When the Pot Gets It Wrong About the Kettle

“Both sides get it wrong” is a deflection.

stephen matlock
3 min readSep 23, 2023
Bing-AI generated photo of black kettles and a black tea pot

This post is based on the article posted by Jemar Tisby — “Justice Takes Sides”. I recommend that you read that article first, and more strongly recommend that you follow and read Dr. Tisby’s Substack.

Let’s suppose you have one side that is oppressing, and another side that is oppressed.

The oppressing side in its acts of oppression is doing wrong by nature. There is no “just” oppression. Whether it is cruel or superficially “kind,” oppression is wrong and cannot be redeemed either by language or a reduction in cruelty. As Malcolm X put it, whether the knife is 9 inches deep or 3 inches deep-it is still a knife stuck in one’s back.

The oppressed side in its acts of resistance and liberation will do all that it can by nature to become free. That might be through the law, that might be through non-violent action, and even through actions that destroy property that is often elevated above the value of people. There are times, I suppose, that when seeking for your own liberation you might “do it wrong.” You might lose your temper. You might say harsh words. You might hold people accountable for their words beyond the degree that those people find comfortable, and you might even transgress in ways that are either seen as wrong, or are indeed just wrong.

Do both sides act in ways that can be seen as troublesome? Sure. But there is simply a categorical difference between the oppressors acting in ways to continue the oppression, whether it is through whips or words, and the oppressed who start at a loss with fewer tools and much less support for their struggles.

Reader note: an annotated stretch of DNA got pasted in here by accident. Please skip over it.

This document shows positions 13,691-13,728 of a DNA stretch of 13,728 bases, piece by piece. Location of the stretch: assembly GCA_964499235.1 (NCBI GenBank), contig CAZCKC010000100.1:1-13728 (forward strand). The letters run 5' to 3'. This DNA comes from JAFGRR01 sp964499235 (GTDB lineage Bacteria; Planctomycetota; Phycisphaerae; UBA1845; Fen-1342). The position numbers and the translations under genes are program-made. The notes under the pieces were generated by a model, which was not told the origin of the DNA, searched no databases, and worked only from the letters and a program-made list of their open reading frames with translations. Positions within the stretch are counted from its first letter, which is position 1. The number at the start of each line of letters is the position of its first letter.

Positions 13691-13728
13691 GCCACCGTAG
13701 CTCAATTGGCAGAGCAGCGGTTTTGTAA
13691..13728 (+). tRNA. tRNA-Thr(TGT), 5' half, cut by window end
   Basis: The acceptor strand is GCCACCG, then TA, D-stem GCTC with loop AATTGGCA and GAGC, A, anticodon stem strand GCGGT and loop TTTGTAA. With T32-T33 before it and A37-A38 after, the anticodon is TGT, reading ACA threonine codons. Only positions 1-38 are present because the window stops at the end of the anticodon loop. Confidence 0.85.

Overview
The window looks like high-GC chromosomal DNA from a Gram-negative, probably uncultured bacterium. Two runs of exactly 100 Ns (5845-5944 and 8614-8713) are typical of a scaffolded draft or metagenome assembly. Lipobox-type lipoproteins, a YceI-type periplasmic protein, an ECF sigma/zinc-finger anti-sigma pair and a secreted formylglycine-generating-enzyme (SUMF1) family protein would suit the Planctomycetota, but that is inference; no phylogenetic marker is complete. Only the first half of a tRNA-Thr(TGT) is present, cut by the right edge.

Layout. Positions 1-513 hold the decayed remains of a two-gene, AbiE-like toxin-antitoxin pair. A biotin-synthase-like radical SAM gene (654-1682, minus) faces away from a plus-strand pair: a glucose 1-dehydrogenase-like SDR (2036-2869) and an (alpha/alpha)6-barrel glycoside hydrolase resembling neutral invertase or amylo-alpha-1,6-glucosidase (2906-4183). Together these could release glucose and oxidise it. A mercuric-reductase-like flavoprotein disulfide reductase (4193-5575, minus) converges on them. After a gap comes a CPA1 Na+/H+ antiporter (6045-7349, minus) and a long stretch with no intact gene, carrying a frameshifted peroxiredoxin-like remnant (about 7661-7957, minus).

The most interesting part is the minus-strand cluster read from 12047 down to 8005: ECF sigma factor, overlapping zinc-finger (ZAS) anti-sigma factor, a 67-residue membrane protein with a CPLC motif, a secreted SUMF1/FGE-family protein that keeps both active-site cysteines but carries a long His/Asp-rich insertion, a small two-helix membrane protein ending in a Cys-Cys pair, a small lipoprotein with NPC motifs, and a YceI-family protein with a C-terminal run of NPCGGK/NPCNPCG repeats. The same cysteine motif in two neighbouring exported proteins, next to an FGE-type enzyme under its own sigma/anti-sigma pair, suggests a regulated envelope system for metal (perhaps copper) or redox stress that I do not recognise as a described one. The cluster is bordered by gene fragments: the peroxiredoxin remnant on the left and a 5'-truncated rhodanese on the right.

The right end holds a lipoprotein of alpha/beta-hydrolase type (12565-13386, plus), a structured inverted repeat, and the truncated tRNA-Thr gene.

The way for the oppressors to stop being accused of doing wrong is very simple: stop oppressing. Learn from those whom you are oppressing to see what you are doing (and saying) that are acts of oppression, whether it is individual acts of domination and discrimination and exclusion and erasure, or they are social, communal actions expressed through the actions of the state you support through laws, policy, and the criminal justice system that targets the oppressed for cruelty because (a) it’s the design of a majoritarian society to oppress the minorities, and (b) it is a pleasurable thing for oppressors to see the state commit actions in their name without getting their own hands dirty.

If you want to stop having accusations of wrong being assigned to you as an oppressor, there is nothing the oppressed should be doing to change that. The entire onus of change is on you as the oppressors.

I know this might seem unrealistic, that we are in a social milieu where nothing can be fully defined and power is hidden through words and policies, but if you want to see justice done and you don’t like how the oppressed are acting in their demands for justice-the concomitant action is only on you.

Photo: Bing-AI generated image of black kettles and a black teapot

Originally published at https://stephenmatlock.com on September 23, 2023.



stephen matlock

Writer; observer; sometimes doer. Fiat justitia ruat cælum. More at stephenmatlock.com Mostly off Medium now & writing elsewhere